By agreeing to temporary tax cuts, Republicans effectively transformed government’s burden of justifying restraints on freedom into a burden on voting taxpayers to justify their right to be free from government interference. Of course, there is no constitutional prohibition on ill-advised political bargains. But next time the proponents of bigger and more expensive government suggest that they will agree to tax cuts only if higher taxes are the default to which we must sooner or later return, defenders of liberty and limited government should reject the bargain.
A tax cut is a tax cut. After that, any increase in tax rates is just that — an increase in tax rates. Proponents of higher taxes should not be granted the political cover of insisting that the only thing they want to do is restore the norm. When it comes to regulation and taxes, the norm should always be the maximum amount of liberty consistent with equal liberty for all.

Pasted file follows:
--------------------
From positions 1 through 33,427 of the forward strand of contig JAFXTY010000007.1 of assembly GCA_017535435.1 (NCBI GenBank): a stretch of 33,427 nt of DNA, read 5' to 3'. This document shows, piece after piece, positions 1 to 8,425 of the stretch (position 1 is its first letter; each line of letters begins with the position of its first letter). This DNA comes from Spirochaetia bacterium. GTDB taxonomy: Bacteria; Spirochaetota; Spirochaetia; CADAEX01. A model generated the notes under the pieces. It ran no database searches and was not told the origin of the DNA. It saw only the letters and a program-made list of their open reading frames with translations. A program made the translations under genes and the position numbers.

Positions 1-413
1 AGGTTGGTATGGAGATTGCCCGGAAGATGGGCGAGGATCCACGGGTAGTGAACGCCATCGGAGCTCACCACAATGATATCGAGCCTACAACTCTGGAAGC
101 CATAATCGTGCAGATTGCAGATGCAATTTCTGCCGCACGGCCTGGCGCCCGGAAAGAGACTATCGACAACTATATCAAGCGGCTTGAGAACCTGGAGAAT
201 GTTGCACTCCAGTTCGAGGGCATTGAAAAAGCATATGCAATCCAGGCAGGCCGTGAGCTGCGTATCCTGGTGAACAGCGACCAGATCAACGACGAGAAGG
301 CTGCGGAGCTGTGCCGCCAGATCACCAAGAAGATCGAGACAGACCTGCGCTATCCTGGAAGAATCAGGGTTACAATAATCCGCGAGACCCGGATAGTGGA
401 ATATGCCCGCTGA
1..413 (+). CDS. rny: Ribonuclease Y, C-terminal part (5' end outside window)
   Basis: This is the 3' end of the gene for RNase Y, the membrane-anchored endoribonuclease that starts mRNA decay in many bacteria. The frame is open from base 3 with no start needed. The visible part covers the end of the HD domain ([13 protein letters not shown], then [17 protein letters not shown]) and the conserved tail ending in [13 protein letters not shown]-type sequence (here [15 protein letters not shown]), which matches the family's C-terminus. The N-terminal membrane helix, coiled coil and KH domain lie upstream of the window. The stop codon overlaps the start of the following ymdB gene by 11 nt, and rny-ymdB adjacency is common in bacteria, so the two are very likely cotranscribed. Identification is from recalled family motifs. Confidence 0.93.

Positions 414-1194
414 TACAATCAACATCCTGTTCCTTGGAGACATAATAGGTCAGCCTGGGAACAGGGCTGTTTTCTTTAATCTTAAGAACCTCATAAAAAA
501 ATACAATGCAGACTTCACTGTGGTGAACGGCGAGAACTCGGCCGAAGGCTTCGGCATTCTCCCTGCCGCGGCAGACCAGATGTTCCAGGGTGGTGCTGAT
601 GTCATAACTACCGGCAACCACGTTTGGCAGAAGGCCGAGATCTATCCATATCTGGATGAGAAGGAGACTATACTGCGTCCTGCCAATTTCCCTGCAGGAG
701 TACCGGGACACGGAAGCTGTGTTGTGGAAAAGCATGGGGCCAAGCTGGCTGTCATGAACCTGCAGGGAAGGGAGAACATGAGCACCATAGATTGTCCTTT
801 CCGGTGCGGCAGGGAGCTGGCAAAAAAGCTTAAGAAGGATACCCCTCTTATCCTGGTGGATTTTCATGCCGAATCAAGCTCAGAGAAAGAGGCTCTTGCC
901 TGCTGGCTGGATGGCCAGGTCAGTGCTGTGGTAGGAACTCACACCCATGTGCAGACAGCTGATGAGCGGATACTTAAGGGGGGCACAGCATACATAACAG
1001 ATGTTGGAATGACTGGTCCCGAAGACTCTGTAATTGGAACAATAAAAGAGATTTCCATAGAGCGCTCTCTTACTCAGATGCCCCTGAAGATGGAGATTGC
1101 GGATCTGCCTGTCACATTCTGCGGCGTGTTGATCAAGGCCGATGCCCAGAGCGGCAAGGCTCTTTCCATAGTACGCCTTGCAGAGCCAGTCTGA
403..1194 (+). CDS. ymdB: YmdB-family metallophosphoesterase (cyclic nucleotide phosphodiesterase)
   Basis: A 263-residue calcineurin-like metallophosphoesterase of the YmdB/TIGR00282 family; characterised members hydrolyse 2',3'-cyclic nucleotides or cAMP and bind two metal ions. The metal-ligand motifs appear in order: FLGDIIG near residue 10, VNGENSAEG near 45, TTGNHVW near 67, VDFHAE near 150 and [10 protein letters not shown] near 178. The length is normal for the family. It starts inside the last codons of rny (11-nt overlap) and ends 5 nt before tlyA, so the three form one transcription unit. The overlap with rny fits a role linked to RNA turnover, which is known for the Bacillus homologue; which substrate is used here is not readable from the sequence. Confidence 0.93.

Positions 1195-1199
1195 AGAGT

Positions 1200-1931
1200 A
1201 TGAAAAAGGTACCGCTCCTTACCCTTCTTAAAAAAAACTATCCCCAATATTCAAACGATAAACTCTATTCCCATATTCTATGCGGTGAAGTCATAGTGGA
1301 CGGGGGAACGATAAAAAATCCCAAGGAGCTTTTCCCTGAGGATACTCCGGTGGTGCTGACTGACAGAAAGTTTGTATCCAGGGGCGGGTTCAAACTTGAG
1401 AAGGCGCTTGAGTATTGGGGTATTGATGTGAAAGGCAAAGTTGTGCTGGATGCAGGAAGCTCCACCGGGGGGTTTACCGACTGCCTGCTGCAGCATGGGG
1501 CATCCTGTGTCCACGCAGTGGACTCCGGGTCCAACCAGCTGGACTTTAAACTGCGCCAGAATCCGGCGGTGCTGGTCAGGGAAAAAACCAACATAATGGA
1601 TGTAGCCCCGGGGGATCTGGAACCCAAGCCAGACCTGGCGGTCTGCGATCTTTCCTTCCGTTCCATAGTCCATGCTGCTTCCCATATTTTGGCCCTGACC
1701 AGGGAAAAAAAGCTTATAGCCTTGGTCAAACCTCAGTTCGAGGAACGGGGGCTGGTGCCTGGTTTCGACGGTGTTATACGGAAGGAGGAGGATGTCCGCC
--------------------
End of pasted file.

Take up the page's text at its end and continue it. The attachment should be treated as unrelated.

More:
Jim Huffman is the dean emeritus of Lewis & Clark Law School, the co-founder of Northwest Free Press and a member of the Hoover Institution’s De Nault Task Force on Property Rights, Freedom and Prosperity.